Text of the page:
A Turkish choreographer who gained international fame by standing motionless for hours during protests that swept the country a few months ago, is to be honoured with an award in Germany.
Erdem Gunduz, 34, who earned the epithet of "standing man" for his passive protest against the redevelopment of Istanbul's Gezi Park, will be honoured for his "courageous commitment to freedom of expression and human rights" with the M100 Media Award.
On the night of June 17th, Gunduz put his hands in his pockets, and stood still and silent for eight hours.
Within hours his passive resistence had gained attention on the internet, prompting hundreds to join him in his silent vigil.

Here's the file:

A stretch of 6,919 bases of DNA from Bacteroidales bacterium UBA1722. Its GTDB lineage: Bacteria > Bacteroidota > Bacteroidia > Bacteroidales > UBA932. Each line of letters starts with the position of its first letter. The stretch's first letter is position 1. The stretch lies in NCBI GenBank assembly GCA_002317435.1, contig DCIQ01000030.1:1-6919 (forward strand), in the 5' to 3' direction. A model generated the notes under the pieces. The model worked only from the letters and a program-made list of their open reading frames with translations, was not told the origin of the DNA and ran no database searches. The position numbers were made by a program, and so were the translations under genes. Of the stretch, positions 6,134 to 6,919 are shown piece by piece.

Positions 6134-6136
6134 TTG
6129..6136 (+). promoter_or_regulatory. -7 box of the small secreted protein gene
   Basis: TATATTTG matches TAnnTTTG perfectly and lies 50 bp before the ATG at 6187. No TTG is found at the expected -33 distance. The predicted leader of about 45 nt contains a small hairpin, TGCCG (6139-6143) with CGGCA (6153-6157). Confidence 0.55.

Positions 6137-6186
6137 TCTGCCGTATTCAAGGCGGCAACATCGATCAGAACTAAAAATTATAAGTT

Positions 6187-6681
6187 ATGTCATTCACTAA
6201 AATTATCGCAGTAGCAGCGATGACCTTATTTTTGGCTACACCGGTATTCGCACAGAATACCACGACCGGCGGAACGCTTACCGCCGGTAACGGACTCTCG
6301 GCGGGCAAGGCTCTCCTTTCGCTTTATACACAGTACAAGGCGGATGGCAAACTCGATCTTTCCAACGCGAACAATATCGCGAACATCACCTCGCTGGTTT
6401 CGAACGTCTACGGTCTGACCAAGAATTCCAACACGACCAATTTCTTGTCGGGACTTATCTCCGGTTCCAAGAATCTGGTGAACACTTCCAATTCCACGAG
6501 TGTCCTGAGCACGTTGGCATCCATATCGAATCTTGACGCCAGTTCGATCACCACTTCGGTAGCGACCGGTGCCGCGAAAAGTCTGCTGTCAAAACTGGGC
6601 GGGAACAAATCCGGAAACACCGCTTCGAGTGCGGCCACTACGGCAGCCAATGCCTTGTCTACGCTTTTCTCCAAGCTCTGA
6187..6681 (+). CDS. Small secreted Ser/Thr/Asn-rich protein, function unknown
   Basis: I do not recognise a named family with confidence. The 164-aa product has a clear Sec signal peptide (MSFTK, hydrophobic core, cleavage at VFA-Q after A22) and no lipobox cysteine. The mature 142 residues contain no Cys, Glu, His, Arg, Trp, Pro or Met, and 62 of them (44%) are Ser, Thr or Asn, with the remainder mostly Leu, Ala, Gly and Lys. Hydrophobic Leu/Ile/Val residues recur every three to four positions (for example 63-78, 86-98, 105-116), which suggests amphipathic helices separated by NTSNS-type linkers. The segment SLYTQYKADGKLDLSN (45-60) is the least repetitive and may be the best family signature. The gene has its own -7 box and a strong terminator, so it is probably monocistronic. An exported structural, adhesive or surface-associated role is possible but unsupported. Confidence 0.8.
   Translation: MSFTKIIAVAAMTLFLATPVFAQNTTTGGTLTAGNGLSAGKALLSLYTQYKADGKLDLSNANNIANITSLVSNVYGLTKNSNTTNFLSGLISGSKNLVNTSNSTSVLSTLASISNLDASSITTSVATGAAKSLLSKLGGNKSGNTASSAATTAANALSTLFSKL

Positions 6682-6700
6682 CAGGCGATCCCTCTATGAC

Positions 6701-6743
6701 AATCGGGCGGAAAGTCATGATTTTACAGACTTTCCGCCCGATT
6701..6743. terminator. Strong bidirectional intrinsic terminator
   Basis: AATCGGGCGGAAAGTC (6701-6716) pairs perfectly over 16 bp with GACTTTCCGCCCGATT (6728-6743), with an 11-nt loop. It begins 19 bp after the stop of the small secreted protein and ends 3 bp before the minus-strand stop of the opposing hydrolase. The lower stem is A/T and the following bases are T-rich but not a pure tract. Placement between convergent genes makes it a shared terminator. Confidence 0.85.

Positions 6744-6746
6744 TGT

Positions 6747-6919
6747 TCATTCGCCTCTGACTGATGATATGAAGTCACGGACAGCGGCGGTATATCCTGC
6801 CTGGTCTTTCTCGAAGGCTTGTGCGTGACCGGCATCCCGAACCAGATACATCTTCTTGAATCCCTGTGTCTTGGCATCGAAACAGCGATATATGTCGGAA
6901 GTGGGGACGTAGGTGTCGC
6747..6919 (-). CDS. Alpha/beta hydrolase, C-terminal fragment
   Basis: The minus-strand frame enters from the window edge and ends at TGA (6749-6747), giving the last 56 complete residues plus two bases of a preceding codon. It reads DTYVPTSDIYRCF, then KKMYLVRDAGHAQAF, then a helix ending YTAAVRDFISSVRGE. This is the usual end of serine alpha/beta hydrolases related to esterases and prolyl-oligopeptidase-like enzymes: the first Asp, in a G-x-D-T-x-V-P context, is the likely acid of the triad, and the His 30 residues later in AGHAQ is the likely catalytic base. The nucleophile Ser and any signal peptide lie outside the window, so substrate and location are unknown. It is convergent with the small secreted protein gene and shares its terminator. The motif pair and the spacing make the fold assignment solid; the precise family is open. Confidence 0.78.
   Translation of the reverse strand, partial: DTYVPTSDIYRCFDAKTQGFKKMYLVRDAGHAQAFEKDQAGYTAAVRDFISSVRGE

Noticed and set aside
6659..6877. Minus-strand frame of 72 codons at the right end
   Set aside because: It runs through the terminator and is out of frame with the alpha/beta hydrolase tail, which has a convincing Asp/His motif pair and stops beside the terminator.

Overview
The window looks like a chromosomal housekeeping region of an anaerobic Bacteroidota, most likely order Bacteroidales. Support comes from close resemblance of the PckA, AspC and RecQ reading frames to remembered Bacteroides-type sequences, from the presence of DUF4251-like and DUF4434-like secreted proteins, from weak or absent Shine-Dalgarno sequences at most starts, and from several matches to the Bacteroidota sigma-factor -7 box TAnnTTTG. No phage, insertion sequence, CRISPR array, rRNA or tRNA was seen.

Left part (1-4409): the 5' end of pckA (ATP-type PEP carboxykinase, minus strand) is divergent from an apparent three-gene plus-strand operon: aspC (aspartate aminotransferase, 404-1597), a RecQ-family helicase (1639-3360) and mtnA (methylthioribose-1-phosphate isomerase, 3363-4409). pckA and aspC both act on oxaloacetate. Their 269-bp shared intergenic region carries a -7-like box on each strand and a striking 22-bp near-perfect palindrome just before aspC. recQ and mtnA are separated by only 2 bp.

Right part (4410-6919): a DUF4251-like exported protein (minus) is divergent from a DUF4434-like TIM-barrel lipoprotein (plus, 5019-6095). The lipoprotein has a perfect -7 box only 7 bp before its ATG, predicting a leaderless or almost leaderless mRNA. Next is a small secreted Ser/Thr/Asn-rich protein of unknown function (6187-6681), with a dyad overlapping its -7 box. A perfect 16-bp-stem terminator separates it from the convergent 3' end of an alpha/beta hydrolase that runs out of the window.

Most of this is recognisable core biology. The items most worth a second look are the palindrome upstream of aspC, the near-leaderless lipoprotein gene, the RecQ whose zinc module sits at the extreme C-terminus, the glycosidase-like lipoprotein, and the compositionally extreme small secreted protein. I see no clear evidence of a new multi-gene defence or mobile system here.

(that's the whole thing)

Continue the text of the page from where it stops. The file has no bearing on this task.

"With his silent protest, he became the icon of peaceful resistance and has been emulated around the world," said the jury of journalists, which will present the award on September 5 at Potsdam, just outside Berlin.
"His weapon is creativity, his trademarks are courage and perseverance. That is what you need to promote free speech and human rights," said Potsdam mayor and M100 chairman Jann Jakobs.
The M100 award is presented annually to someone who panellists believe has helped safeguard freedom of expression and promoted democracy.
Last year it was awarded to European Central Bank chief, Mario Draghi. Previous recipients were Danish cartoonist Kurt Westergaard, who drew controversial pictures of the Prophet Mohammed, and the former French foreign minister and founder of Medecins Sans Frontieres, Bernard Kouchner.